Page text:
There are specialized neurons in the human brain called mirror-neurons. Say you're watching someone scratch his nose. These mirror-neurons will trigger activity within your brain that's identical to the activity that would be triggered if you were scratching your own nose. You don't actually move your hand to your nose, but at a basic level, you can relate. As you can imagine, these neurons are essential in the development of empathy, and in the formation of connections to the people around us. And there is a stark deficiency of these cells in the autistic brain.

So, without a innate sense of connection, these children, these people, find it very difficult to connect. Often can't look another person in the eyes. Don't want to be touched. Have a sense of isolation. It's been theorized that because of this sense of disconnect and isolation, some of these children inflict wounds upon themselves just to reassure themselves that they're alive. Sensory overload is a major issue. Too much light, too much noise, too much activity are all maddening to an autistic person. Strict routines and a reliably non-changing environment are important. The spectrum of autism is wide, and the degree of functionality and integration into society vary greatly. Great strides have been made in understanding and treating autism, but there is still a long long way to go.

In this, Autism Awareness Month, let us all be more aware of these struggling children, of their parents, often divorced and/or isolated themselves, who care for them. There, but for the grace of God.

Sorry I didn't make you laugh today, but some things just aren't funny.

So I can work on my book tomorrow, I've decided to skip the blog tomorrow. But, fear not! No weirdest news story of the week for tomorrow, because I'm gonna sock it to you TODAY!

Until Monday, take care of yourselves. And each other.

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Weirdest news story of the week:  In December, a Swedish couple embarked on what was to have been an idyllic four-month honeymoon. Must be nice, you say? Not so fast. Wait until you hear about their adventure. Their first stop was Germany, where they got stranded in Munich. Why? Worst snowstorm ever. Then, they headed for Cairns, Australia, which was then promptly struck by one of the most ferocious cyclones in the country's history. They had to spend the next 24 hours sheltered in a cozy little love nest with 2500 other people. In a shopping center. Sleeping on a concrete floor. Next stop? South to Brisbane, but massive flooding there convinced them it was time to move on to Perth. Unfortunately, when they got to Perth, they were met by raging bush fires, and had to flee to Christchurch, New Zealand. Got there right after the place was hit by a 6.3 earthquake. From there, the hapless honeymooners headed for Japan. You guessed it. They arrived in time to experience the 9.0 tornado, tsunami, and nuclear disaster. Before going back to Sweden, they were able to enjoy a calm visit to China. Tell ya what, with that kind of beginning, this couple can make it through ANYTHING! (But I don't believe I'll be inviting them over for dinner ...)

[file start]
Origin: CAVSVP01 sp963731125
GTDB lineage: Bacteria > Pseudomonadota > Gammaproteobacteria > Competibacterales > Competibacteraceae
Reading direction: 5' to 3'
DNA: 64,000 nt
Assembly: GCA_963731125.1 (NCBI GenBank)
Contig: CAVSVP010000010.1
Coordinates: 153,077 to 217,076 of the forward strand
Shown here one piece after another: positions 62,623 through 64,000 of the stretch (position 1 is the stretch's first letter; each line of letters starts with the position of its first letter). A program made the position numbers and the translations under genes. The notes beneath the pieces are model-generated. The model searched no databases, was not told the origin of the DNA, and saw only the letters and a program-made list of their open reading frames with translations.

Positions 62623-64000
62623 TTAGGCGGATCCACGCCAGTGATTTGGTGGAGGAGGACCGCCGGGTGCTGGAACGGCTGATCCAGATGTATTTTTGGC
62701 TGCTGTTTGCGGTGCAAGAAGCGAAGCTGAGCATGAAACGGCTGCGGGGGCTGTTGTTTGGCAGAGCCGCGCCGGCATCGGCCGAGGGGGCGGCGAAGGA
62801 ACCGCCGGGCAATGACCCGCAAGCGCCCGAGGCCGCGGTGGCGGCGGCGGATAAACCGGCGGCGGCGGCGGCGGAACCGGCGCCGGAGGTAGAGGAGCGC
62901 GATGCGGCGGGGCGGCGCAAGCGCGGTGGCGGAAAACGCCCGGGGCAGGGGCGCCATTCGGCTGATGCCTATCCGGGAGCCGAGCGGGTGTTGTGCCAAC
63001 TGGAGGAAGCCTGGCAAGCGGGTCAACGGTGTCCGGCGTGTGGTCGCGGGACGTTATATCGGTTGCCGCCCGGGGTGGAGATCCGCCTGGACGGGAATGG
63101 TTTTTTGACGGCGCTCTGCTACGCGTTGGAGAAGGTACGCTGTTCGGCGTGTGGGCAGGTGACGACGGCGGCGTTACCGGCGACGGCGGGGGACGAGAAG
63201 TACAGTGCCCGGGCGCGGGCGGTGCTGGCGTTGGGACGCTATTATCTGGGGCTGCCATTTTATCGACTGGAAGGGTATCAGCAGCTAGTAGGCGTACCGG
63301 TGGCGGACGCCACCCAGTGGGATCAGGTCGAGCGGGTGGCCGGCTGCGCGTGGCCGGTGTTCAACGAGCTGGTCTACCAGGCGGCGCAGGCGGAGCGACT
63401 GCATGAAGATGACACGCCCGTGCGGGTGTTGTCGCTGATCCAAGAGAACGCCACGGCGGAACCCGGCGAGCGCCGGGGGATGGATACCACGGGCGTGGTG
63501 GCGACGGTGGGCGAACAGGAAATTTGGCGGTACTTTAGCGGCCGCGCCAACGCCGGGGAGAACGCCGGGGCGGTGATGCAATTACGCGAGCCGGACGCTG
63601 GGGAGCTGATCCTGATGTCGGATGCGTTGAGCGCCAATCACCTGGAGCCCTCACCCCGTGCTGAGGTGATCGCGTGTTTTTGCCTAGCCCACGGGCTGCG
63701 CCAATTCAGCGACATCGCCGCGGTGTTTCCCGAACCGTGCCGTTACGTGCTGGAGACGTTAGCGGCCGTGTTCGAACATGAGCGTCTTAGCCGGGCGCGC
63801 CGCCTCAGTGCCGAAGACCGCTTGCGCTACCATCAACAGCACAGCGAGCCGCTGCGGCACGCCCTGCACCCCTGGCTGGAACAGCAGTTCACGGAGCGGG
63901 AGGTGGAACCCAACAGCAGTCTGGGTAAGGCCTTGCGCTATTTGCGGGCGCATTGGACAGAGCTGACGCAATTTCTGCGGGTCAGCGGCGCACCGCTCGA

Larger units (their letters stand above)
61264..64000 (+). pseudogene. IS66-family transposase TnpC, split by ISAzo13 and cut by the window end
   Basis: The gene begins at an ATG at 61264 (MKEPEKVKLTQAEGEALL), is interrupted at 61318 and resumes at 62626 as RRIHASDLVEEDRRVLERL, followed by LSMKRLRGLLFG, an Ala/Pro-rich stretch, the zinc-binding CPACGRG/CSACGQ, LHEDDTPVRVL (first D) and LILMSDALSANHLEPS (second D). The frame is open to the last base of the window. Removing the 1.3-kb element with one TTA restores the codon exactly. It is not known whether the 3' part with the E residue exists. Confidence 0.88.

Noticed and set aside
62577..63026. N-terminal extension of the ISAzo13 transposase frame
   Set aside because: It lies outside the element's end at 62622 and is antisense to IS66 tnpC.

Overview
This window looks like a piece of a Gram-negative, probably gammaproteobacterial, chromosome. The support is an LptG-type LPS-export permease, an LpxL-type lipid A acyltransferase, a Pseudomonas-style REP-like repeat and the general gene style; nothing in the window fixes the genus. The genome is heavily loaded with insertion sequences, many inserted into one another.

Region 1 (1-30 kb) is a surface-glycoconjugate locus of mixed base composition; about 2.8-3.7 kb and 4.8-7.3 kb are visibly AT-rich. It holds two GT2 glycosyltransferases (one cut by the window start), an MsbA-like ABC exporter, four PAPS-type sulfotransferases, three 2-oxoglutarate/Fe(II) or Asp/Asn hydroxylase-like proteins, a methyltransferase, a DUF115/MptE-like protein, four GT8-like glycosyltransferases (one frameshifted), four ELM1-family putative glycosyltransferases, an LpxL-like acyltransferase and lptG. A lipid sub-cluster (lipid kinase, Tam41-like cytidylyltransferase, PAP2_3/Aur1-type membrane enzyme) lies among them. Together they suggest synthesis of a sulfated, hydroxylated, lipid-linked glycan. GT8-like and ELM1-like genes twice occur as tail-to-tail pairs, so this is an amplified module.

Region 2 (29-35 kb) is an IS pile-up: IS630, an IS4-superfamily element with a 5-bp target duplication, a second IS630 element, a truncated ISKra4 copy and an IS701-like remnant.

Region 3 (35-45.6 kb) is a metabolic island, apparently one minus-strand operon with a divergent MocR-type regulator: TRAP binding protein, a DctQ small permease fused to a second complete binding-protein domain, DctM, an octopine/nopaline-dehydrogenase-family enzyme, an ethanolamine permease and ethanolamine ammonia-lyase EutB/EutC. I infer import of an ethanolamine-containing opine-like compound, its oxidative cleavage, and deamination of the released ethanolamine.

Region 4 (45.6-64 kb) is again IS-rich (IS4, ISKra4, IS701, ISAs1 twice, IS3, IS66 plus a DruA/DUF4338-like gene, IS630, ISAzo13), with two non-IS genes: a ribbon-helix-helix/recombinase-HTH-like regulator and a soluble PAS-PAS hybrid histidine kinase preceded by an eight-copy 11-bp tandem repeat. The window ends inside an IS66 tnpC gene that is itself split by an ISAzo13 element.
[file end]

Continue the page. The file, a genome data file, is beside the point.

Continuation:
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18 comments:

  1. Thanks for the autism awareness post. I have an autistic son who's 14. Yes, it's been a hard road, and it's still hard. But he is a delight to our family. The compassion, love, and humor we have learned from him far outweigh any difficulty we've encountered. And God has blessed him beyond anything we could have hoped. So our little two year who "might never learn to speak" is now 14 and playing the role of Puck this year in a Shakespeare troupe's production of A Mid-Summer Night's Dream. (Talk about irony...)

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  2. THANK YOU for this eye-opening post about autism. Have a happy, peaceful and productive weekend :)

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  3. Hi, Connie. I'm so glad your son is doing well. My best friend's 16-year-old grandson is also autistic, and like your son, the doctors made dire predictions for his development when he was a toddler. It hasn't been easy, but he has progressed far beyond expectations, and is a smart, funny, and loving young man. It's heartbreaking when strangers look at him and all they seem to see is that he's different. As you well know, he's so much more. He's a blessing. And wow! Your son is playing Puck! That is so awesome. A triumph for your whole family. I'm happy for you.